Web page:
Protestors at Bush campaign venues are routinely asked to remove signs, cover themselves and generally take their expressions of protest away from the President's line of sight or hearing.pHecklers who manage to sneak into his loyalty-tested appearances are arrested.
In Charleston, W. Va., near a presidential appearance earlier this year, a couple was wearing shirts that included a photo of the president and the word "Bush," under the international "no" symbol.
When they refused a request from armed men to cover their shirts, they were arrested, handcuffed and jailed for trespassing. The charges later were dropped and Charleston city officials apologized, saying the arrests were made at the behest of the Secret Service.
They don't stop at intimidating protestors; actual voters are fair game too. Salon has reported that during the last two decades, various arms of the Republican Party, or groups working for Republican candidates, all over the country have organized off-duty cops to patrol heavily minority precincts, put up threatening signs, and mailed out bogus "bulletins" warning of the consequences of voter fraud.
There is no reason to think that on this critical election day, these same bullies won't be out in full force practicing the tin-pot dictator's voter intimidation skills they've been refining for 20 years.
In an interview this week, Democratic Party lawyer David Boies told me that one of his greatest fears for election day in Florida is that "security" forces of one stripe or another will again set up roadblocks in minority counties to suppress the black vote, as they did in 2000. Because the presidential election cannot be re-voted, the incentive for outrageous strong-arm tactics on election day will be very high, Boies said.
Ad hoc pro-Bush bullying is even more frightening than the organized stuff. In Crawford, Texas, college interns – not just paid staff – at the local paper have received death threats since the editors of the Lone Star Iconoclast endorsed Kerry instead of the hometown favorite.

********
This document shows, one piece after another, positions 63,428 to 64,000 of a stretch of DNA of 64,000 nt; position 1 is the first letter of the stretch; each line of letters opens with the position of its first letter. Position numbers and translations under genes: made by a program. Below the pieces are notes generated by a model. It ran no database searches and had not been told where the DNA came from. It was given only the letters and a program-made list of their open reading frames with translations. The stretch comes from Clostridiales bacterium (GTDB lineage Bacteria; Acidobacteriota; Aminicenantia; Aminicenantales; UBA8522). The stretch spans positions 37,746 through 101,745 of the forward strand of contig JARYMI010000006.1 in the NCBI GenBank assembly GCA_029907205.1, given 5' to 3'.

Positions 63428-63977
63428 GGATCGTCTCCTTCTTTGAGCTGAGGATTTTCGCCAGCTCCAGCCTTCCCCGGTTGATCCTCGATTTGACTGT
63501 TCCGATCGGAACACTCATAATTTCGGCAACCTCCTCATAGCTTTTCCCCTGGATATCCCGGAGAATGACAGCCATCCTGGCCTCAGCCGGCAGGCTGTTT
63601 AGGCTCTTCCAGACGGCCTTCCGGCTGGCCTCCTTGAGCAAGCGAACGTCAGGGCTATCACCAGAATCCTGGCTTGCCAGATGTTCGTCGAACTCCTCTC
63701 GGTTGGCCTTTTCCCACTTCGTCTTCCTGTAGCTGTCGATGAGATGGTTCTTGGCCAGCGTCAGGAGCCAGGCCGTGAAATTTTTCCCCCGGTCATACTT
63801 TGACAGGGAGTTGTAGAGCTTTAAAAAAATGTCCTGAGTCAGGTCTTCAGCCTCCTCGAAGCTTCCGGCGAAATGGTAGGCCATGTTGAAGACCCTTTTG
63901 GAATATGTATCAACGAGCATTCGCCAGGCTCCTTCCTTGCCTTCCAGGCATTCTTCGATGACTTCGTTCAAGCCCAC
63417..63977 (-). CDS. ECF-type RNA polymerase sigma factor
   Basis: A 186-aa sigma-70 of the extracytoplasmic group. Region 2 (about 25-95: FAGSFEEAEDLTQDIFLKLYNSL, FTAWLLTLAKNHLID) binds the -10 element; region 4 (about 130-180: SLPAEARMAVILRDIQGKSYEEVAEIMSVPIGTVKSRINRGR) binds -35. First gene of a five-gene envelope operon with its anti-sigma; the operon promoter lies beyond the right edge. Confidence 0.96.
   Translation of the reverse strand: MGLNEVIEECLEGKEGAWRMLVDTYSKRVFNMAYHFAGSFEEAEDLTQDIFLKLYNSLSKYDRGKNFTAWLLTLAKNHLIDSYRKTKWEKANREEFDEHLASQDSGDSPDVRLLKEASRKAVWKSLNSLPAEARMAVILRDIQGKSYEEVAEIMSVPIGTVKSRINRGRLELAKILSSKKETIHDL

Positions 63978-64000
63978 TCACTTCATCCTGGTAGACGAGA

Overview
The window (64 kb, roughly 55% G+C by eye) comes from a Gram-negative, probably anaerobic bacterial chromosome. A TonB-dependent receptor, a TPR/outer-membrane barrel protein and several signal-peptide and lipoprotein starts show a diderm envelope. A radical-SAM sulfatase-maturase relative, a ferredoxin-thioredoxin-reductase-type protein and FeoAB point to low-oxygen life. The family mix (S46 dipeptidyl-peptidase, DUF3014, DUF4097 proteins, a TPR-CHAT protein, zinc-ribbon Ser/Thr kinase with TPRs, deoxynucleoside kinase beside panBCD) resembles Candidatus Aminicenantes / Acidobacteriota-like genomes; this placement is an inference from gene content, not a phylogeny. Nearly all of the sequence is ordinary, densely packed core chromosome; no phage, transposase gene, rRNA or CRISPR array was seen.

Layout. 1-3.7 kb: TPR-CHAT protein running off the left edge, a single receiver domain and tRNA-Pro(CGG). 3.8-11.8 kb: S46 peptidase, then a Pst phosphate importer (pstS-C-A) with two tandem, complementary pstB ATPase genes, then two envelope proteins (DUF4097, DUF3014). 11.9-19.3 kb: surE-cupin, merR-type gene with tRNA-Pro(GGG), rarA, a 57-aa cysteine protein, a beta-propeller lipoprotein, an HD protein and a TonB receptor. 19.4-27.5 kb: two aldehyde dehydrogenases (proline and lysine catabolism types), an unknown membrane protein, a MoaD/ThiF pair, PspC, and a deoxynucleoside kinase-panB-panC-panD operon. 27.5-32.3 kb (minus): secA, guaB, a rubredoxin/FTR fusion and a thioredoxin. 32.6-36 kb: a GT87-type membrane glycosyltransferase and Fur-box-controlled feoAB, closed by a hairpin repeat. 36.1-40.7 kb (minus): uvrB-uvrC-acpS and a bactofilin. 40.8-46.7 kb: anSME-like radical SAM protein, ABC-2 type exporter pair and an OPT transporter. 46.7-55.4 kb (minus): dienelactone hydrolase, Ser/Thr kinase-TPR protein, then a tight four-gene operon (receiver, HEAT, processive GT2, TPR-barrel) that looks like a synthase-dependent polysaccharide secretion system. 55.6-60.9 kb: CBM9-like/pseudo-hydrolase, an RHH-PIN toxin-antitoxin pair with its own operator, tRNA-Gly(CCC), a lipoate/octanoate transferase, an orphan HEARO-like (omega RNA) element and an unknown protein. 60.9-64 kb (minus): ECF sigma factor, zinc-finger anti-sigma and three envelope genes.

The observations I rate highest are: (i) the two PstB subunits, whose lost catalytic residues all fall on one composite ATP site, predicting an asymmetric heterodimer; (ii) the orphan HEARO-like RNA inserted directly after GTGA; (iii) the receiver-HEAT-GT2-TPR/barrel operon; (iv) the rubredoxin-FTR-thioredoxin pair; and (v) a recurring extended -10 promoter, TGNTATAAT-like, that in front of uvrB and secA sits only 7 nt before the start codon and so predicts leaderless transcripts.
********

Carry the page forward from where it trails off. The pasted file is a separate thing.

The bullies who have gained the most under the Bush regime are the former soldiers now styled as "security contractors." Twenty-thousand of them are right now bullying poor Iraqis for hundreds of thousands of taxpayer dollars per day, their "cost-plus" contracts unchecked by disinterested audits.
WVC3 Group, Blackwater and dozens of other spook-named outfits are retirement havens for bullies who miss the action. Staffed by ex-military pros in their 30s, 40s and 50s who never lost the taste for hunting human prey with night vision goggles on, they now have a whole country full of cowering pups to kick around. And they get paid three or four times more for it than if they were actually serving in the U.S. armed forces.
These mercenaries know who ultimately tosses them red meat, and while they nominally serve in America's war on terror, they will pitch in for the bully-in-chief here at home. One of them, Carlton Sherwood, an employee of the WVC3 Group, "an anti-terrorism firm" based in Reston, Va., produced the notorious anti-Kerry screed that Sinclair Broadcasting recently shoved at its hapless midsize-market TV consumers.
Yet even these bullies are bullied.
The News & Observer of Raleigh recently reported that contractors wanting to work for Blackwater in Iraq must sign contracts that compel them to pay Blackwater a quarter of a million dollars in instant damages if they reveal details of the contracts or work.
Not once has our president distanced himself from any of these tactics, never once called his bullies to heel. With his smirk and silence, he has encouraged and emboldened them.
To the rest of the planet, America is the bully on the block. Living on the inside with the bullies has damaged us in ways I leave it to the sociologists and psychologists to describe. Tuesday night will tell whether the majority of Americans want to shed the label and expel the bullies, or remain behind the line and watch them kick whomever else they find on the ground.
Nina Burleigh has written for The Washington Post, The Chicago Tribune and New York magazine. Her book "The Stranger and the Statesman," a history of the Smithsonian Museum and its founder, will be published in paperback by Morrow this October. She's currently writing on a book about the French scientists who founded Egyptology.